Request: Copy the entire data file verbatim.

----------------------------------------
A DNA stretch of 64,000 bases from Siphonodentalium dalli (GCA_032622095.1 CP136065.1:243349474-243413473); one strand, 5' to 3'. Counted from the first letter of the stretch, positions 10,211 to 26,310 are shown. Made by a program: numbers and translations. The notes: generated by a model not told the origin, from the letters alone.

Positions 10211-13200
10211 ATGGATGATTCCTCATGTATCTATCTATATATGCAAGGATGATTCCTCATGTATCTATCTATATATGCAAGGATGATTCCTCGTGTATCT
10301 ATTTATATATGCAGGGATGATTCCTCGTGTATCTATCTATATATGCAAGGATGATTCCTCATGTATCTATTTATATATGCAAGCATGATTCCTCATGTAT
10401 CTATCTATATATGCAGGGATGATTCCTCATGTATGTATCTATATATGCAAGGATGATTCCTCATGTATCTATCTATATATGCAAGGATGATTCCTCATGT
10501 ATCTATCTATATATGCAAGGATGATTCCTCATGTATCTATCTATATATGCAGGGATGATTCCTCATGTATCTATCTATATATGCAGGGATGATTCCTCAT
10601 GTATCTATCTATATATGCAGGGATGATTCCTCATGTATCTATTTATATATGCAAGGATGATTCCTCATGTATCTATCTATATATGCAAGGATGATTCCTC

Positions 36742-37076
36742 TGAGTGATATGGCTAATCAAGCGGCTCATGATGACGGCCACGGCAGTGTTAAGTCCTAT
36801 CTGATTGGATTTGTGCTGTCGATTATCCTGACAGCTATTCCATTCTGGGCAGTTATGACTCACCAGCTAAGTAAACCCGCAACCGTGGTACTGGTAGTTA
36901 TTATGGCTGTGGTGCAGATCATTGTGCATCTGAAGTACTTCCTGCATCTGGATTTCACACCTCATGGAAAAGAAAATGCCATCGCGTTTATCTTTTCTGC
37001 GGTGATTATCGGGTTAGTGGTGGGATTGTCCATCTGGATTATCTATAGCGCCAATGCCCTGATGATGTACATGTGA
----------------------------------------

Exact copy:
A DNA stretch of 64,000 bases from Siphonodentalium dalli (GCA_032622095.1 CP136065.1:243349474-243413473); one strand, 5' to 3'. Counted from the first letter of the stretch, positions 10,211 to 26,310 are shown. Made by a program: numbers and translations. The notes: generated by a model not told the origin, from the letters alone.

Positions 10211-13200
10211 ATGGATGATTCCTCATGTATCTATCTATATATGCAAGGATGATTCCTCATGTATCTATCTATATATGCAAGGATGATTCCTCGTGTATCT
10301 ATTTATATATGCAGGGATGATTCCTCGTGTATCTATCTATATATGCAAGGATGATTCCTCATGTATCTATTTATATATGCAAGCATGATTCCTCATGTAT
10401 CTATCTATATATGCAGGGATGATTCCTCATGTATGTATCTATATATGCAAGGATGATTCCTCATGTATCTATCTATATATGCAAGGATGATTCCTCATGT
10501 ATCTATCTATATATGCAAGGATGATTCCTCATGTATCTATCTATATATGCAGGGATGATTCCTCATGTATCTATCTATATATGCAGGGATGATTCCTCAT
10601 GTATCTATCTATATATGCAGGGATGATTCCTCATGTATCTATTTATATATGCAAGGATGATTCCTCATGTATCTATCTATATATGCAAGGATGATTCCTC

Positions 36742-37076
36742 TGAGTGATATGGCTAATCAAGCGGCTCATGATGACGGCCACGGCAGTGTTAAGTCCTAT
36801 CTGATTGGATTTGTGCTGTCGATTATCCTGACAGCTATTCCATTCTGGGCAGTTATGACTCACCAGCTAAGTAAACCCGCAACCGTGGTACTGGTAGTTA
36901 TTATGGCTGTGGTGCAGATCATTGTGCATCTGAAGTACTTCCTGCATCTGGATTTCACACCTCATGGAAAAGAAAATGCCATCGCGTTTATCTTTTCTGC
37001 GGTGATTATCGGGTTAGTGGTGGGATTGTCCATCTGGATTATCTATAGCGCCAATGCCCTGATGATGTACATGTGA